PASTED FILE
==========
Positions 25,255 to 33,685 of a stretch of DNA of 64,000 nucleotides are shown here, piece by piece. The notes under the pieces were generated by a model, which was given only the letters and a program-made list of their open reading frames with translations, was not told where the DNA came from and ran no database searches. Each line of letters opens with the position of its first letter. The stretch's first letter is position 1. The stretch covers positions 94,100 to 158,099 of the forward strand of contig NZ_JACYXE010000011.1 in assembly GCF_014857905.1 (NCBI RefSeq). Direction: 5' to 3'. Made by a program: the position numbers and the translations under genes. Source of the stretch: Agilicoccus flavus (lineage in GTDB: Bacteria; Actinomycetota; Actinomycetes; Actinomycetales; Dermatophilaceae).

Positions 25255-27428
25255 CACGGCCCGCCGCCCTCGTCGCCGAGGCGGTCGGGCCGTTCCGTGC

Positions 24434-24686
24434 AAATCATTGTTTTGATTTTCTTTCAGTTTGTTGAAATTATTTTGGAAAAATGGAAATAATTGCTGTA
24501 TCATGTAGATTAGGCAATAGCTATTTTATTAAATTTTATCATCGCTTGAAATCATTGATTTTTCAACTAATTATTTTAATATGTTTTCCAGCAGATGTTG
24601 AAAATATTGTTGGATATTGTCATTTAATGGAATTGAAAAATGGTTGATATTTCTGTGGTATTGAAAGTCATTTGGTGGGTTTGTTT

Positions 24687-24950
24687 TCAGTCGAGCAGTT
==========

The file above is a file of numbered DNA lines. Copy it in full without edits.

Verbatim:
Positions 25,255 to 33,685 of a stretch of DNA of 64,000 nucleotides are shown here, piece by piece. The notes under the pieces were generated by a model, which was given only the letters and a program-made list of their open reading frames with translations, was not told where the DNA came from and ran no database searches. Each line of letters opens with the position of its first letter. The stretch's first letter is position 1. The stretch covers positions 94,100 to 158,099 of the forward strand of contig NZ_JACYXE010000011.1 in assembly GCF_014857905.1 (NCBI RefSeq). Direction: 5' to 3'. Made by a program: the position numbers and the translations under genes. Source of the stretch: Agilicoccus flavus (lineage in GTDB: Bacteria; Actinomycetota; Actinomycetes; Actinomycetales; Dermatophilaceae).

Positions 25255-27428
25255 CACGGCCCGCCGCCCTCGTCGCCGAGGCGGTCGGGCCGTTCCGTGC

Positions 24434-24686
24434 AAATCATTGTTTTGATTTTCTTTCAGTTTGTTGAAATTATTTTGGAAAAATGGAAATAATTGCTGTA
24501 TCATGTAGATTAGGCAATAGCTATTTTATTAAATTTTATCATCGCTTGAAATCATTGATTTTTCAACTAATTATTTTAATATGTTTTCCAGCAGATGTTG
24601 AAAATATTGTTGGATATTGTCATTTAATGGAATTGAAAAATGGTTGATATTTCTGTGGTATTGAAAGTCATTTGGTGGGTTTGTTT

Positions 24687-24950
24687 TCAGTCGAGCAGTT